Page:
Automating PSPS Outage Events for Enhanced Planning and Communications at Sempra

California mountains Landscape

In Spring of 2021, San Diego Gas & Electric (SDG&E) automated the management process for their Public Safety Power Shutoff (PSPS) events, as part of their comprehensive Wildfire Mitigation Plan. Evolving from manual to automated event management has enabled the utility to eliminate reliance on technical support for data updates, simplify the event planning process for decision-makers using preconfigured plans, spatially and statistically monitor the progressive stages of the event, and improve event and wildfire emergency communications to external stakeholders.  

Streamlined Decision-Making Through Automation

Prior to automating the PSPS event process, SDG&E decision-makers relied on a technical team to support the entirety of the process from event planning to event closure. With the event data requiring updates every few hours from a 72-hour window prior to the event until 24 hours following, the utility realized the advantages of workflow automation to streamline the PSPS process. The updates included automating processes for identifying and previewing potential PSPS event areas, spatially and statistically displaying instantaneous data of customer de-energizations and re-energizations, and resetting the PSPS dashboard at event closure in preparation for the next event. Developed and implemented with the assistance of UDC in 2020, SDG&E’s Tabular Distribution Network (TDN) and Safe Software’s Feature Manipulation Engine (FME) now drive the complete process, requiring only minimal manual involvement from SDG&E management to approve event planning.

Enhanced Event Planning

Today, PSPS events are planned using a layer of preconfigured polygons containing pre-loaded customer information within the PSPS Viewer dashboard. Each polygon feature represents the location of electric assets and impacted customers that could potentially be de-energized by a PSPS event. This is based upon performing a downstream trace of the TDN against each of the 13,000+ existing utility sectionalizing devices (at-risk devices) to identify impacted assets and customers within SDG&E’s service territory. Prior to applying the preconfigured polygon layer, the manual addition of a new polygon to the application would take the technical team a few hours to complete.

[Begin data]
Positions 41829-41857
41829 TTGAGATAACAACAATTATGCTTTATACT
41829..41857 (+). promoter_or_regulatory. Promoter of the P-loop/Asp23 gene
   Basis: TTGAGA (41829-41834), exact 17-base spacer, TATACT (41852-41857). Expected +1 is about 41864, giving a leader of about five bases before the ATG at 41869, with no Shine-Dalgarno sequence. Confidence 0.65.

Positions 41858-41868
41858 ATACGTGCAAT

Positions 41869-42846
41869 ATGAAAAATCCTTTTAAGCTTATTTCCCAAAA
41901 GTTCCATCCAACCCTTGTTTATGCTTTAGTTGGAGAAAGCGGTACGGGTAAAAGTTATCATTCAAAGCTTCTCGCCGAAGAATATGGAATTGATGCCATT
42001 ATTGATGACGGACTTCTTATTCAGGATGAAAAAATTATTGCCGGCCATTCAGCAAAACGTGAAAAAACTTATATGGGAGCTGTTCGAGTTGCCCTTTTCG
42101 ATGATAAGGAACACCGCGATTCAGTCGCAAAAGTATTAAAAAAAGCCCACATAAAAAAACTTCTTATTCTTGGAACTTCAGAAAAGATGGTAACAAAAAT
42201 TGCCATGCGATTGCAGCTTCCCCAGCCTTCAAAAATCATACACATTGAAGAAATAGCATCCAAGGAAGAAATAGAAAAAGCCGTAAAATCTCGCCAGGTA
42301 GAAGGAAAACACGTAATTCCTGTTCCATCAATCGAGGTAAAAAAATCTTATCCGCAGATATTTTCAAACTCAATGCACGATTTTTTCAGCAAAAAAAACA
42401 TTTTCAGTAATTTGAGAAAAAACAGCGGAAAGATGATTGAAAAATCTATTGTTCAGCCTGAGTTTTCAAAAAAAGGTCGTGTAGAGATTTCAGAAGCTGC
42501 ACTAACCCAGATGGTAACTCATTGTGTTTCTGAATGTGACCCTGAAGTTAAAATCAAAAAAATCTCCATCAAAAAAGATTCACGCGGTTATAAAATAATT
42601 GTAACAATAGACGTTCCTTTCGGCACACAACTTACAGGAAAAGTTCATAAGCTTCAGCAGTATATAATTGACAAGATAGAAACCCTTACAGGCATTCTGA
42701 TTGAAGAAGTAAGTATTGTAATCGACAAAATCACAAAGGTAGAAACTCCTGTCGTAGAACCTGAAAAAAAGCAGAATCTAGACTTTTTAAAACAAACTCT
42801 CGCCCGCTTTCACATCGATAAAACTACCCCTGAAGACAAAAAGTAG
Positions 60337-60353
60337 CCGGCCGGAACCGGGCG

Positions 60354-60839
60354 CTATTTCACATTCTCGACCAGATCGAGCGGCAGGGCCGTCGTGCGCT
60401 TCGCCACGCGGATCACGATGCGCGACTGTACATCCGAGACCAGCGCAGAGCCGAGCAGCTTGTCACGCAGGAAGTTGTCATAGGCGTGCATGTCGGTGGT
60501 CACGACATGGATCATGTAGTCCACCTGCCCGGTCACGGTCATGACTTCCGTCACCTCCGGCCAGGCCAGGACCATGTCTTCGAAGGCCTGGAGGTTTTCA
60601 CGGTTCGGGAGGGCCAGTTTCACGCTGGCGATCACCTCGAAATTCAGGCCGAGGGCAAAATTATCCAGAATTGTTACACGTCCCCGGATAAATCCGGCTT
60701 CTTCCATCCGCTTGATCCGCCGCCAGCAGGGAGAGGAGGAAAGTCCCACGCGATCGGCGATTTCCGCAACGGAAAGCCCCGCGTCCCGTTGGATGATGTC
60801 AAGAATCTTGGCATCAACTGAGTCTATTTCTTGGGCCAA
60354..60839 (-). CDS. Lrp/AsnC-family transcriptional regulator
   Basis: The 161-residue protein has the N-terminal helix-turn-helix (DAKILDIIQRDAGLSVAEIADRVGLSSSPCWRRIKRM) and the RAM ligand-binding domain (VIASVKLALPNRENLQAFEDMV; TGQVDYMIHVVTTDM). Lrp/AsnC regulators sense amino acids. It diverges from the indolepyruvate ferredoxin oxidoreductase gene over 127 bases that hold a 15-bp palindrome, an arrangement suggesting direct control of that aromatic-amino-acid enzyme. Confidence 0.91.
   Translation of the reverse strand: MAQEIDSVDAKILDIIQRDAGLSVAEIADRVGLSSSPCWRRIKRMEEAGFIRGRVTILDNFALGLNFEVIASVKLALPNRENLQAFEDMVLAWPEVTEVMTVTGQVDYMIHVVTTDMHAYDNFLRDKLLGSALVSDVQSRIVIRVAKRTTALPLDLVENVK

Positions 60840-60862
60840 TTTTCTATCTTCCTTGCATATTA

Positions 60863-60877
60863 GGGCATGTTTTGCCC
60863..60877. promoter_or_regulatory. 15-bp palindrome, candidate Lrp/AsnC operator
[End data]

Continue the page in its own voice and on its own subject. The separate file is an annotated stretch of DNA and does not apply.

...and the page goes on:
Using meteorology reports and models from utility-owned weather stations in conjunction with algorithms, the application identifies service area polygons that could potentially be de-energized due to a high-fire or wind threat and subsequently generates a PSPS event preview. Preceding this automation, the SDG&E Fire Science and Climate Adaption Department manually identified the outage areas and created the event plans, requiring several hours of work. Applying the updated configuration technology reduces the event planning process to a few minutes, increases accuracy in area identification, allows the Meteorology and Emergency Operations Center (EOC) departments to preview and quickly edit the potential outages prior to publication, and enables the departments to make better-informed decisions regarding the outage extent.

With a sectionalized network grid and predefined PSPS event polygons, the event plan can easily be customized. Potential PSPS event polygons can be manually added, deleted, or reshaped independently of other polygons; this flexibility allows the utility to reduce the scope of the outage by having the capability to isolate specific circuit segments to high-fire threat districts (HFTD) within the polygons.

PSPS Polygon Layer
Figure 1: Preconfigured PSPS Event Polygon Layer
PSPS Event Plan
Figure 2: Generated PSPS Event Plan

Using a preconfigured network of polygons, SDG&E decision-makers can either publish the application-recommended plan or effortlessly modify the plan, creating a streamlined and efficient planning methodology.

Tracking Events Spatially 

Before developing the TDN to pre-trace at-risk-devices, SDG&E was unable to efficiently provide outage data such as impacted utility assets, customers, and communities. Using the updated spatial technology and automation, SDG&E can now view this information geographically in real-time.